INDIANAPOLIS -- The NFL's competition committee, which met during last week's combine, is trying to find better ways to open the postseason interview window for coaches working for winning teams who want to explore coaching opportunities elsewhere, USA Today reported in its Tuesday editions.
Hiring guidelines prevented coaches still active in the playoffs from interviewing after Jan. 2, which effectively created a disadvantage for assistant coaches who had helped their teams get into the postseason.
The current interview window was created in 2002 as a compromise to a previous policy that disallowed interviews for coaches still involved in making a title run.
New England Patriots coordinators Romeo Crennel and Charlie Weis were at the front of the class for NFL assistant coaches last season. They helped their squad roll to a second Super Bowl title in three seasons by winning 15 games in a row.
Yet when it came to competing for the league's seven head coaching vacancies, Crennel and Weis took a back seat -- in part due to the team's success.
By the time the Patriots defeated the Carolina Panthers in Super Bowl XXXVIII, six of the openings were filled.
"There's no question that Romeo Crennel and Charlie Weis were at a disadvantage this year," Indianapolis Colts coach Tony Dungy told the newspaper during a break at the NFL scouting combine that concludes Tuesday. "When you do get that tight window to interview, you might have three teams that are interested, but you have no time to prepare for the interviews because you're working on your game plan. You don't have as good a chance to sell yourself as the guy who's not in the playoffs and has had a week or 10 days to do all of his research and get everything together."
Cincinnati Bengals coach Marvin Lewis and John Fox of the Panthers can relate.
During the 2000 season they were defensive coordinators for the Baltimore Ravens and New York Giants, respectively, meeting in Super Bowl XXXV. But because of the all-too-brief interview window after Baltimore's win, neither landed a head-coaching job until the next year.
According to USA Today, an assistant from a Super Bowl team hasn't landed an NFL head-coaching job in the same calendar year since Norv Turner went from offensive coordinator of the Dallas Cowboys to Washington Redskins head coach in 1994.
In 1993 Dave Wannstedt made the jump from Dallas defensive coordinator to Chicago Bears coach. And as was the case with Turner, the interviews that led to Wannstedt's hiring didn't conflict with the ultimate goal: The Cowboys won the Super Bowl.
After Turner's hire, owners prevented any coach from interviewing before his team's season was completed, citing competitive issues.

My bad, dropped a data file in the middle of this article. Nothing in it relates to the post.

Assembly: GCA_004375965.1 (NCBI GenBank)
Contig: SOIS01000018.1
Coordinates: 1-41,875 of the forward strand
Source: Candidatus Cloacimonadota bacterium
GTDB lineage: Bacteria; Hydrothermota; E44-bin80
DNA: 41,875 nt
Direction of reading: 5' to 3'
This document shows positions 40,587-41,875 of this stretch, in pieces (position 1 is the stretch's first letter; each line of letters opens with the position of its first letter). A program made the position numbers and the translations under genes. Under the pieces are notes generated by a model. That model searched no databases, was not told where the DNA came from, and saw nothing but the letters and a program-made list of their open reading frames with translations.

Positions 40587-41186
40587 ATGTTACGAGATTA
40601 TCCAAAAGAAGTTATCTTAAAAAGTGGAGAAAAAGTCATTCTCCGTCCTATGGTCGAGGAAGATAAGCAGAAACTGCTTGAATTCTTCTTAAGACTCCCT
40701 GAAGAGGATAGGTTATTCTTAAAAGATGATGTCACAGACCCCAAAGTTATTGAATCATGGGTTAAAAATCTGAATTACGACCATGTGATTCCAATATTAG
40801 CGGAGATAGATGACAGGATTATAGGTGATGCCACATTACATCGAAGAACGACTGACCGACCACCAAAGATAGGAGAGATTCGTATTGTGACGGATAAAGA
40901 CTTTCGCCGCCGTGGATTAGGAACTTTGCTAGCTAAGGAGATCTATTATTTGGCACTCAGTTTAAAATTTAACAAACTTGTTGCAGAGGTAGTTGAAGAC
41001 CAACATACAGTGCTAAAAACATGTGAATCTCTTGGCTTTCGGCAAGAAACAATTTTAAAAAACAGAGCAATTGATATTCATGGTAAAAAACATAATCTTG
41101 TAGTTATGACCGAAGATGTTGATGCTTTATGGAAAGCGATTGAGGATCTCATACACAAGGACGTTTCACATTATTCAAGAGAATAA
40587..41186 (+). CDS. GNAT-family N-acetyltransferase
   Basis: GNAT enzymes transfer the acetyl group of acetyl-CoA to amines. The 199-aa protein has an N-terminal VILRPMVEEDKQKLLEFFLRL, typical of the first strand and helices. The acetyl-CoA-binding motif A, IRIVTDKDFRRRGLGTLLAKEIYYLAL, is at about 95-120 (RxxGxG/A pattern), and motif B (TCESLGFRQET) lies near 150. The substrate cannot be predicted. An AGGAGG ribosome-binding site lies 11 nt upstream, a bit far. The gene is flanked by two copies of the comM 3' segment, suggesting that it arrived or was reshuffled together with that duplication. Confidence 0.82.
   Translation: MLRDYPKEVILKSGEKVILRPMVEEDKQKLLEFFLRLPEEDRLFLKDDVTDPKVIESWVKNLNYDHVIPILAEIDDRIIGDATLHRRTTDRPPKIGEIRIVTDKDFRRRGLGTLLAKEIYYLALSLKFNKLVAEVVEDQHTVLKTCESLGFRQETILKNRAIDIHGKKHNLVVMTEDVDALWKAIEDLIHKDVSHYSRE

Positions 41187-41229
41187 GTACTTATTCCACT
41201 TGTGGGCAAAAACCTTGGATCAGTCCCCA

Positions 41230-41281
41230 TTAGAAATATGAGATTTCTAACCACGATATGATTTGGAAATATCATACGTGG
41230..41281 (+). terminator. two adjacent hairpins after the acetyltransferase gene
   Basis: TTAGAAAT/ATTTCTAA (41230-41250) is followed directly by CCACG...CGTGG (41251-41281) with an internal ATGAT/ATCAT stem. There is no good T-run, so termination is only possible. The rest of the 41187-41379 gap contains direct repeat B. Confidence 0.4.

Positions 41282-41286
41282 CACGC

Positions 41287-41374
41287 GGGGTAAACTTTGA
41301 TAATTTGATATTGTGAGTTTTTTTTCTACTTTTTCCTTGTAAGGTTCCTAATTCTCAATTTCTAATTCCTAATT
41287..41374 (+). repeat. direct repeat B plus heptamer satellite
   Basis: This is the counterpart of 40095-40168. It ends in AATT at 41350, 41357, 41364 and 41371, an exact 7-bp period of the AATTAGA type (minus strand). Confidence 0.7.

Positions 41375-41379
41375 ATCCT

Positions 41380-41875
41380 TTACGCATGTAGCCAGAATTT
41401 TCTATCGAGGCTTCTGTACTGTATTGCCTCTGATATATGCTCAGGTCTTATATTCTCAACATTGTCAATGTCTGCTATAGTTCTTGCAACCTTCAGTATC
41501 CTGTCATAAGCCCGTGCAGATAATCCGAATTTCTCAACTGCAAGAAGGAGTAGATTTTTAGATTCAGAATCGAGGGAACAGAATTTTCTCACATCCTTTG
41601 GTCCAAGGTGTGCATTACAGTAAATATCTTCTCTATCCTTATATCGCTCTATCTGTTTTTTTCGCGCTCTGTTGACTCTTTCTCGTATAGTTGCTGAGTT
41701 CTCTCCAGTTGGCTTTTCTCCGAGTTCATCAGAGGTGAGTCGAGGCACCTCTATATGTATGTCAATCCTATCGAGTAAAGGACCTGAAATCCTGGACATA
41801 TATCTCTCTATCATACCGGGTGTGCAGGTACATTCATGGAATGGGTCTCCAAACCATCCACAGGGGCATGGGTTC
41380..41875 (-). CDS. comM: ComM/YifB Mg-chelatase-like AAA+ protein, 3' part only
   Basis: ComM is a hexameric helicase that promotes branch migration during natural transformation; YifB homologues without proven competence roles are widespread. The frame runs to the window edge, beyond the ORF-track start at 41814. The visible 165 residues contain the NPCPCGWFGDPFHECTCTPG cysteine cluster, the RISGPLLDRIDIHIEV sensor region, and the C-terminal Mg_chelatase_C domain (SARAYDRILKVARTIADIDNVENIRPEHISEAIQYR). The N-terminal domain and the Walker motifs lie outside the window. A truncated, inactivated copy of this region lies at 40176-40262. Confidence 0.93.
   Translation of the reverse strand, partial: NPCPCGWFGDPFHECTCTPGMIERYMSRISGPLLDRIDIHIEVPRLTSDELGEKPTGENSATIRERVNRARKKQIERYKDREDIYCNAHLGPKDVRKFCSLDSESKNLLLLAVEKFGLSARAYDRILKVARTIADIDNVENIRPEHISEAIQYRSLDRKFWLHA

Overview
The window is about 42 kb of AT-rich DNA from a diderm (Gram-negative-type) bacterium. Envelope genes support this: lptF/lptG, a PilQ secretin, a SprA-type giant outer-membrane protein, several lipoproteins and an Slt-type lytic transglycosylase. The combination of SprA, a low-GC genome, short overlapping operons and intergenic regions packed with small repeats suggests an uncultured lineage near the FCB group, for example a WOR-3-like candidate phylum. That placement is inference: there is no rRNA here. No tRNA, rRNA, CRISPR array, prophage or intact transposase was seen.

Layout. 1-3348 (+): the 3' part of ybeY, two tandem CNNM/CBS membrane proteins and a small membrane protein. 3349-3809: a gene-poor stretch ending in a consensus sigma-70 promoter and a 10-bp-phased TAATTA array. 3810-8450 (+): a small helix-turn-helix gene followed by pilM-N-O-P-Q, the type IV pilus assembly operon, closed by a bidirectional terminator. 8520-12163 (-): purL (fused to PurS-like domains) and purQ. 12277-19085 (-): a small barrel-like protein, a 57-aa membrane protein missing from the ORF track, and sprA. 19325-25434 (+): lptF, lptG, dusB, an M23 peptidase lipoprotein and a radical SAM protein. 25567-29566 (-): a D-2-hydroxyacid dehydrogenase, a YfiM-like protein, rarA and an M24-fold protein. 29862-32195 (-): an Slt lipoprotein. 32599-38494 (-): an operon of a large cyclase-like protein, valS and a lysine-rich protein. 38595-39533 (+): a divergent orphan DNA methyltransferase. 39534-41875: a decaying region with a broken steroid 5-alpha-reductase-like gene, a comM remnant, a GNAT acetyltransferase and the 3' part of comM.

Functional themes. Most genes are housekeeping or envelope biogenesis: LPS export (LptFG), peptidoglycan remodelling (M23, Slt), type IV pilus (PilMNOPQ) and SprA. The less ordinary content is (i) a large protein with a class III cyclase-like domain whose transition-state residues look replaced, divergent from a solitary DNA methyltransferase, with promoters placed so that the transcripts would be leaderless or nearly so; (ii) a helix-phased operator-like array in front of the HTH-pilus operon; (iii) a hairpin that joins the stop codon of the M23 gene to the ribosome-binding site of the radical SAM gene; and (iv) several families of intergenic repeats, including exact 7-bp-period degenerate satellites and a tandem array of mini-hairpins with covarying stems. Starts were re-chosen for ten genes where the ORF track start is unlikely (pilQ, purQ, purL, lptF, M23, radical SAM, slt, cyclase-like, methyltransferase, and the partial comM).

"For many years, there was no rule and it worked really well," Larry Kennan, executive director of the NFL Coaches Association, told the paper. "(Now) there's something wrong with the system. Coaches are the most competitive people you will meet. They will not be distracted from the task at hand, from trying to win, if they are allowed to do interviews."
There's no easy solution, though Dungy likes the approach former Cowboys coach Jimmy Johnson took in helping Turner and Wannstedt juggle two tracks.
"He encouraged them to interview," Dungy told the paper.
"It's a very complicated issue," added Atlanta Falcons president Rich McKay, co-chair of the committee that will discuss the issue again in March and perhaps make a recommendation for owners to consider later that month. "If you start opening the door too far and there are five coaches on one staff interviewing the week of a playoff game, all of us get a little concerned."
Crennel interviewed for five jobs and Weis talked to three teams after the Patriots' regular season ended. But they had less than four days for the discussions. Crennel is said to have talked to three teams in one day; Weis visited with two in one day.
According to USA Today, one suggestion was floated at the combine: Freeze all hiring until after the Super Bowl. This idea, however, might be a tremendous setback for the team that finished 2-14 and is pressed to jump-start a rebuilding program.
Another idea making the rounds is to allow Super Bowl coaches a second window to conduct interviews during the bye week following the conference title games.
"I think that would help," Dungy told the paper. "Someone could say they talked to Romeo and Charlie, and they wanted to discuss some more things with them. If they knew they could talk again after the championship game, they might have a little more desire to wait. Now they just have a tendency to move on."